ress Releases: 2007
From Zzzs to As: Healthy Sleep is Key for Back-to-School Success
National Sleep Foundation urges parents and kids to make sleep a priority during the school year
and offers tips for back-to-school sleep schedules
WASHINGTON, DC, August 6, 2007 – As the new school year approaches, the National Sleep Foundation (NSF) encourages parents and kids to put healthy sleep on the list of back-to-school necessities. NSF recommends gradually adjusting sleep schedules now (two weeks prior to the start of school) in order to be alert and energized as well as to assure optimal learning, participation and health.
“Kids tend to sleep and wake up later during the summer, making the transition to the school-year sleep schedule difficult,” explains NSF CEO Richard Gelula. “As tempting as it is to enjoy sleeping late in the final days of summer break, getting up earlier for school will be much easier if kids begin adjusting their sleep schedules now.”
All children – even adolescents – need more sleep than adults. According to NSF’s 2004 and 2006 Sleep in America polls, which focused on children aged 0-10 and 11-17 respectively, most kids in the U.S. do not get the amount of sleep experts recommend. Optimal sleep is essential to children’s health, safety and academic performance and kids who do not sleep well are more likely to have behavioral problems and face academic challenges.
“Adequate sleep is just as important to kids’ health and well-being as diet and exercise,” says Daniel Lewin, PhD, director of the Pediatric Behavioral Sleep Medicine Program at Children’s National Medical Center in Washington, DC. “Inadequate sleep can lead to attention and mood problems in children and sleepiness increases the likelihood of drowsy driving crashes, which are particularly common among drivers aged 25 and younger. Adequate sleep also facilitates learning and improves memory, both vital to improving academic performance as well as optimizing participation in social and athletic activities.”
Parents may also find themselves unprepared for the sleep challenges that the new school year brings. Many need to wake up earlier in order to pack lunches, drive their kids to school or help them get to the bus stop on time. This is particularly true of mothers, many of whom are already sleep-deprived. NSF’s 2007 Sleep in America poll revealed that 60% of women in the U.S. report only getting a good night’s sleep a few nights a week or less, leaving them time-pressed, stressed-out and too tired for romance and spending time with their friends.
NSF recommends these sleep tips to help parents and children start the school year strong:
* Gradually adjust to earlier sleep and wake schedules ten days to two weeks before school begins. This will set biological clocks to the new schedule.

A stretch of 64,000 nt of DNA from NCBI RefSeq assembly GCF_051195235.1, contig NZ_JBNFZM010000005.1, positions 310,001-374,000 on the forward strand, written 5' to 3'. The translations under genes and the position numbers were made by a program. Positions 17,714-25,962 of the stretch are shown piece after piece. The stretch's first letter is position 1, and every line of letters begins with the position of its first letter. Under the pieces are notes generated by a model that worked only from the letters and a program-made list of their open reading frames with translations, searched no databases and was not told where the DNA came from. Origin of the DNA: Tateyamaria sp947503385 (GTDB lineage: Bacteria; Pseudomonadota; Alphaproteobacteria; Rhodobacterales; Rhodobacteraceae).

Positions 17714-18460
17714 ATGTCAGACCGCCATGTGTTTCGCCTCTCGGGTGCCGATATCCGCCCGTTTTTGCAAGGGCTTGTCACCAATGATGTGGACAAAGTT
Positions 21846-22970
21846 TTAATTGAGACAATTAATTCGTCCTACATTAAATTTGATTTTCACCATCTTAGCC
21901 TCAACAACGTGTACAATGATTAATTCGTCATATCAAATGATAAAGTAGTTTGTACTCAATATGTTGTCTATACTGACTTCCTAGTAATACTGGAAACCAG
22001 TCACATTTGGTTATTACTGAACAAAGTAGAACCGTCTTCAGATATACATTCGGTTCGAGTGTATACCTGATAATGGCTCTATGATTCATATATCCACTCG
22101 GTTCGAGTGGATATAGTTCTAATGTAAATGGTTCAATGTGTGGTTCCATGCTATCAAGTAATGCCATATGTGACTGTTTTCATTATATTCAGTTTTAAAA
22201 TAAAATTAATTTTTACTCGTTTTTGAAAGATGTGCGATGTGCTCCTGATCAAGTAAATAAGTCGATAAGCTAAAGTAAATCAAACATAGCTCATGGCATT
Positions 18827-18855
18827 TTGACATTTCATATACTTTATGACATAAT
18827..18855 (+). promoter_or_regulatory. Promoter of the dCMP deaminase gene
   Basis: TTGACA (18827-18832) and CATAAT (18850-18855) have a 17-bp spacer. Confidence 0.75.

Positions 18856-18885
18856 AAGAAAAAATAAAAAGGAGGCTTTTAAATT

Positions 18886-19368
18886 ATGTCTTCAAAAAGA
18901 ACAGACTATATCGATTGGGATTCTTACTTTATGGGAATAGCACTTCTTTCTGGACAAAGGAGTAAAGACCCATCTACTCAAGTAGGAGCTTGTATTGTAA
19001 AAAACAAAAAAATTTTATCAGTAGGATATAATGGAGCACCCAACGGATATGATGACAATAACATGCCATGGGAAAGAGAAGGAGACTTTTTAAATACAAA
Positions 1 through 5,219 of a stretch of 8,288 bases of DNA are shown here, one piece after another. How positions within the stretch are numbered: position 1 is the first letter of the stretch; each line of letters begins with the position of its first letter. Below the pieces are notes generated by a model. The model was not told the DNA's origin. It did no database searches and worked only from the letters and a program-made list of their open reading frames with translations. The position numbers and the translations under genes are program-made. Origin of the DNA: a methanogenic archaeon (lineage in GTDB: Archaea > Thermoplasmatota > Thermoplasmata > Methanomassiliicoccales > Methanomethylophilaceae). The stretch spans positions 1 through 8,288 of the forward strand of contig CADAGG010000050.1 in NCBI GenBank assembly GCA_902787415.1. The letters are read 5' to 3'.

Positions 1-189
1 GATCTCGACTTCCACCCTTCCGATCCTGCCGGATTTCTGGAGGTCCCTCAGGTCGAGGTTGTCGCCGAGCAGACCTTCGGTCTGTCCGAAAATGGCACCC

* Keep a regular sleep schedule, and avoid extremes on weekends. Having a regular bedtime increases the likelihood that kids – including teens – will get optimal sleep.
* Establish a relaxing bedtime routine. Reading before bed is a good choice for kids of all ages and for parents.
* Create a sleep environment that is cool, quiet, dimly lit and comfortable.
* Keep television, video games and other electronics out of the bedroom. NSF’s 2006 Sleep in America poll revealed that having electronic devices in the bedroom is associated with an increased risk of falling asleep in class and while doing homework. Eliminate exposure to electronic media (television, video and computer games etc.) within an hour of bedtime.
* Limit caffeine, especially after lunchtime.
* Eat well and exercise.
NSF’s 2006 poll also showed an awareness gap between kids and their parents. While more than half of adolescents reported not getting the sleep they need, 90% percent of parents felt that their adolescent was getting enough sleep. Parents should talk to their children about their sleep and seek help for any sleep problems that may arise.
Here are more sleep-smart pointers from NSF for parents:
* Be an example. By practicing good sleep habits, your kids are less likely to adopt bad ones.
* Talk to your kids about the importance of healthy sleep and the consequences of sleepiness, including drowsy driving.
* Recognize that children – including teens – need more sleep than adults.
* Children who have difficulty waking in the morning on more than three days a week or who snore may not be getting adequate or should be evaluated by a specialist.
* Establish a one-hour “electronic-free” time before bedtime.
* Ask teachers whether your child is alert or sleepy during class and take steps to improve your child’s sleep if you feel that he or she may have a sleep problem.
The National Sleep Foundation (NSF) is an independent nonprofit organization dedicated to improving public health and safety by achieving greater understanding of sleep and sleep disorders. NSF furthers its mission through sleep-related education, research, and advocacy initiatives. NSF’s membership includes researchers and clinicians focused on sleep medicine as well as other professionals in the health, medical and science fields, individuals, patients and more than 800 sleep clinics throughout North America that join the Foundation’s Community Sleep Awareness Partners program. For more information, visit, www.sleepfoundation.org.